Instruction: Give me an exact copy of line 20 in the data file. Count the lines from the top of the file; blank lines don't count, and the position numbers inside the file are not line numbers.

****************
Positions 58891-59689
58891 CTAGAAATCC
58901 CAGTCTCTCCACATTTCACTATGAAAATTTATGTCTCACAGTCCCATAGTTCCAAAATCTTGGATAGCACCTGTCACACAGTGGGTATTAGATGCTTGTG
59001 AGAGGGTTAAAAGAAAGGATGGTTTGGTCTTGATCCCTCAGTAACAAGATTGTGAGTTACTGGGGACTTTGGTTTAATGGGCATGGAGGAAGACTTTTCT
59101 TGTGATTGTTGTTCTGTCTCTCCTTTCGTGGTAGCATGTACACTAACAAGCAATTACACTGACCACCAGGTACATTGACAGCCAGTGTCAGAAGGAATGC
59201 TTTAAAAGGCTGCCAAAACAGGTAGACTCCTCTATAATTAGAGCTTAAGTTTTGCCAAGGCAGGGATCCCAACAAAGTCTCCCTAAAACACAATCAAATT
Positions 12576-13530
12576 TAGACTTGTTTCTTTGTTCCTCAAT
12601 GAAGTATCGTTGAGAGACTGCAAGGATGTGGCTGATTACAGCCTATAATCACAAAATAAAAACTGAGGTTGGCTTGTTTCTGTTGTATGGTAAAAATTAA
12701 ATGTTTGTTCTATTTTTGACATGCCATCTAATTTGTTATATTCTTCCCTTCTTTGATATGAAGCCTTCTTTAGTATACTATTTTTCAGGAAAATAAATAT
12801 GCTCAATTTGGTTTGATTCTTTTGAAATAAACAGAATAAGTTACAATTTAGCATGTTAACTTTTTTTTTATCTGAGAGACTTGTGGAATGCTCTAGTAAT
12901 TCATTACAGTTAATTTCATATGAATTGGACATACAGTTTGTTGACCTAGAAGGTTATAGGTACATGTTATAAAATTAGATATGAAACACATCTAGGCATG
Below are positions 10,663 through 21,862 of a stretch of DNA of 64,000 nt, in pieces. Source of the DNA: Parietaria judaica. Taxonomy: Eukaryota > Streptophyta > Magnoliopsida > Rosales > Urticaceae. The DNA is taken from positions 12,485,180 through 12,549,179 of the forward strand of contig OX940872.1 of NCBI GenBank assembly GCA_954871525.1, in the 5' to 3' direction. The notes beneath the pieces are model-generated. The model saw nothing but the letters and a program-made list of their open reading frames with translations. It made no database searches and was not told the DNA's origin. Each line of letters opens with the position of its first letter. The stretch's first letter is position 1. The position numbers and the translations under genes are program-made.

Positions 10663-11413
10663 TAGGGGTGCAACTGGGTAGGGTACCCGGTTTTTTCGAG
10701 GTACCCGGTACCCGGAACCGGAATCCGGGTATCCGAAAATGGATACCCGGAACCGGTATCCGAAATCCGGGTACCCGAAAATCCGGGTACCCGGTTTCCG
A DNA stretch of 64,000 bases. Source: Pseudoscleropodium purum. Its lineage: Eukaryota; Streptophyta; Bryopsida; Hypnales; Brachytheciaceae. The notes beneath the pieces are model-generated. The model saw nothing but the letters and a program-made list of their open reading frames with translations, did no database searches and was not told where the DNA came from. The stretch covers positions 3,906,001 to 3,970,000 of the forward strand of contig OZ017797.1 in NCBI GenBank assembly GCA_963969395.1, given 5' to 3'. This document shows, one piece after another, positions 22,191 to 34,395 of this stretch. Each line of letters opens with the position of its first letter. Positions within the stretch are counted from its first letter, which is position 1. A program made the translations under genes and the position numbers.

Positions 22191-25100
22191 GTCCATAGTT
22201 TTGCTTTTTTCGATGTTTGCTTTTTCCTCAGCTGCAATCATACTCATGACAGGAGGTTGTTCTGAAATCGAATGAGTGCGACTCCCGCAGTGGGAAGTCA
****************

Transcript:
22201 TTGCTTTTTTCGATGTTTGCTTTTTCCTCAGCTGCAATCATACTCATGACAGGAGGTTGTTCTGAAATCGAATGAGTGCGACTCCCGCAGTGGGAAGTCA